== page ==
On Saturday we went out to Piha beach on the wild West Coast, in an attempt to break through the lethargy and blahness that sometimes descends on us all after an exhausting, busy week. The car was loaded with reluctant, groaning kids, a bag of snacks, a soccer ball and our never-before-used, still-in-its-packet kite. We’ve never had much luck with kites before, but for once the wind was blowing right and the kite’s string was barely let out when the wind caught it and whipped it up into the air.
What is it about flying a kite that is so thrilling? You stand there connected to this thing that is soaring on the wind like some wild winged bird. You can feel its will to fly free as it tugs and pulls on the line, which fairly sings and buzzes in your hand. You feel the power of the wind pulling against you, and the desire of that kite to fly, fly, fly. It wants to go free so bad! Up and up it goes as the wind tugs at it. Let me fly! it urges, as you resist the wind’s pull and hold the kite anchored to the earth.
As I stood there on that beach with the wind whipping at my hair, my kids playing, laughing and engaging instead of glued to their gadgets (which they wanted to be), I was reminded of what I heard long ago from Ian and Mary Grant of The Parenting Place – we need to give our kids roots and wings.
‘Roots’ represent the kids’ need for boundaries, memories, meaningful traditions and values. ‘Wings’ represent our children’s need for us to believe in them, fire their imagination, support their dreams and let them soar. As a visual person, I’d never managed to get a very clear picture in my head of what having roots and wings might look like (I mean, well-rooted trees don’t actually also fly, right?). But in that moment standing there with the kite string tugging in my hand, I got it.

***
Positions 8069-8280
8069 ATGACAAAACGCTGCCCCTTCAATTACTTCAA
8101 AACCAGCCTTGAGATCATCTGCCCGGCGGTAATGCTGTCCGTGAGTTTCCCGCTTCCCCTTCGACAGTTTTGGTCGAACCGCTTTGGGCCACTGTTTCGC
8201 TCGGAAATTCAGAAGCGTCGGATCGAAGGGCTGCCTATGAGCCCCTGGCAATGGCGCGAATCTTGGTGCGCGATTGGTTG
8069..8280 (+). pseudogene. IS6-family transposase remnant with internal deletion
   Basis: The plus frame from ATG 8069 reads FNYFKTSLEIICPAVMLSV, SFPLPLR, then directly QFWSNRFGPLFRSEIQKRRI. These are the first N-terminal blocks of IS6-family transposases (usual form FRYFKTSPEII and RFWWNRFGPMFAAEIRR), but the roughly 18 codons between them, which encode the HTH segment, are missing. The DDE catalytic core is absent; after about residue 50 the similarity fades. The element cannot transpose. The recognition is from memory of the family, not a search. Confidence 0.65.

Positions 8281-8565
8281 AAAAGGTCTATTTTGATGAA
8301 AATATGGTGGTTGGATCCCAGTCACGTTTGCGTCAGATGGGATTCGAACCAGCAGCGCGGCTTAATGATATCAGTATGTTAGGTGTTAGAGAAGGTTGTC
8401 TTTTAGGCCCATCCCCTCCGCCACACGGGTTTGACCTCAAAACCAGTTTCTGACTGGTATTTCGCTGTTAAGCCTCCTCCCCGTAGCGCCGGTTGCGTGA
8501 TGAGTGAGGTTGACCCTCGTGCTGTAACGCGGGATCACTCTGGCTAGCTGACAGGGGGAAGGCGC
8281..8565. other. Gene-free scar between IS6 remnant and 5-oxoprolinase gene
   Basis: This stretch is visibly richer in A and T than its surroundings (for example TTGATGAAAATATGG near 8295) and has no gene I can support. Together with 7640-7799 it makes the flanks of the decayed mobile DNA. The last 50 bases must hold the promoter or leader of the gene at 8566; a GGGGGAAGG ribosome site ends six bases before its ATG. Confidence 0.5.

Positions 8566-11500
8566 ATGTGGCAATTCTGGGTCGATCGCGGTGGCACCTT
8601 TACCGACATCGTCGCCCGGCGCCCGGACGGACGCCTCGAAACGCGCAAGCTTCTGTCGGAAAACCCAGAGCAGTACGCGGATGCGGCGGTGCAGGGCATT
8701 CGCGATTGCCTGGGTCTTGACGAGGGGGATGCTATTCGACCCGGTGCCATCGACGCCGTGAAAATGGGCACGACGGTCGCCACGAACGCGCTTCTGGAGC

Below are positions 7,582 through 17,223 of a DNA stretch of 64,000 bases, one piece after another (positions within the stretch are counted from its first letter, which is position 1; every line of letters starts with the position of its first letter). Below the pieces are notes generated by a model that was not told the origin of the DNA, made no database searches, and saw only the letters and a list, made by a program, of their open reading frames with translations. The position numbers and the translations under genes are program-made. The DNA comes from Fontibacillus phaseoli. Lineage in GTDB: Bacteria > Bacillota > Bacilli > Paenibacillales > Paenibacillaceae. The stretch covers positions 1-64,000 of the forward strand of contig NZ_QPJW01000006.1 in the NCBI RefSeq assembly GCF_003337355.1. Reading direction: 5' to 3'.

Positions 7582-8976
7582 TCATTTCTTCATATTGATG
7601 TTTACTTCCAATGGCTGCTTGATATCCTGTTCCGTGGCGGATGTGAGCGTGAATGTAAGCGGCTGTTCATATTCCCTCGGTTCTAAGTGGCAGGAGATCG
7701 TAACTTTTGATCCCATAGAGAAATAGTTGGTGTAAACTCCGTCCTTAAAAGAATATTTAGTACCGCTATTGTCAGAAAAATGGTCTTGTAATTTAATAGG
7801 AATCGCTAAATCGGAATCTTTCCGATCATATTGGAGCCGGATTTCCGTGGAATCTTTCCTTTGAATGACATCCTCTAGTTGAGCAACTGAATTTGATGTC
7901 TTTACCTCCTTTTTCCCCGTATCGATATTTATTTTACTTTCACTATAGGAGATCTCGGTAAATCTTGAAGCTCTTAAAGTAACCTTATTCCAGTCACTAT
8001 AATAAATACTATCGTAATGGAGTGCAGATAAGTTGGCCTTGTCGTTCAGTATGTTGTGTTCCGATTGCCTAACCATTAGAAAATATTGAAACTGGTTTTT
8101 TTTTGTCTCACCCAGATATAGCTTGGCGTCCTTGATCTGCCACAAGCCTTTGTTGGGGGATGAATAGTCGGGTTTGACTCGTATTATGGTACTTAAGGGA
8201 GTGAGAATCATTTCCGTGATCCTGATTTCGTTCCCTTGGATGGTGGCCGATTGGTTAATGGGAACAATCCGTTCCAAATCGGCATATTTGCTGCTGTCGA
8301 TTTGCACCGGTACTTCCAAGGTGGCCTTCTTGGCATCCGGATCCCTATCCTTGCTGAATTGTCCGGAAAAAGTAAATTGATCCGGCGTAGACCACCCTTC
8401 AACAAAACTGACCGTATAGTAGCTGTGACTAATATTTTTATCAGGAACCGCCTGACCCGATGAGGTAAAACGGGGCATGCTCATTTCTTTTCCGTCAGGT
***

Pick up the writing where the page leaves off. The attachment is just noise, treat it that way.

We parents are the anchor, holding our children’s kite string. Our little kites want to fly and as they get older they may sometimes desperately resent our holding the string. But they need us to, nonetheless. Because what happens if we let go of the string? Does the kite get its wish? Is it now free to fly up and up, without the restriction of that bothersome anchor pinning it to earth?
No. What happens if I let go of that string and stop being the anchor for my ‘kite’ was graphically illustrated when the tug of the wind met with a lapse in my concentration. I glanced away, just for a moment and whoosh! A gust of wind tugged that thing right out of my hand. Away the kite flew, free at last – for about a second. As I ran chasing the string, desperate not to lose the kite, lower and lower it sagged, falling from the sky. It was free of its anchor, sure, but it could no longer fly. It just flapped uselessly and sunk back to earth where it crash landed on some strangers. They kindly grabbed the string and held it for me until I arrived, panting, grateful and a bit wiser about kites and kids.
Without the anchor, the kite can’t fly. Our growing children, becoming teenagers, may fight us and groan and roll their eyes when we say, “It’s family time!” or, “Hand in your gadget” or (I’m imagining), “No, you can’t go to that party where there will be drugs and alcohol.” The anchor (boundaries and values) we provide keeps them grounded. A strong anchor provides the security and stability they need in order for them to actually fly.
The wind is blowing hard these days in the world around us. We can feel our kites tugging wildly, singing, “Let me go! let me do what I want! don’t hold me back!” but we must resist the urge to let them tear away. Let out the string? Yes. Let them fly high? Yes. Of course we want them to try new things, have adventures, spread their wings and enjoy a growing independence. It’s what kites (and kids) were made to do.
But without us providing them with an anchor, these little kites will just crash to the ground. So we will hold on, and provide our kids/kites with an anchor, even when they think they don’t need us. Not because we want to be mean or control them or spoil their fun. But because we want them to fly.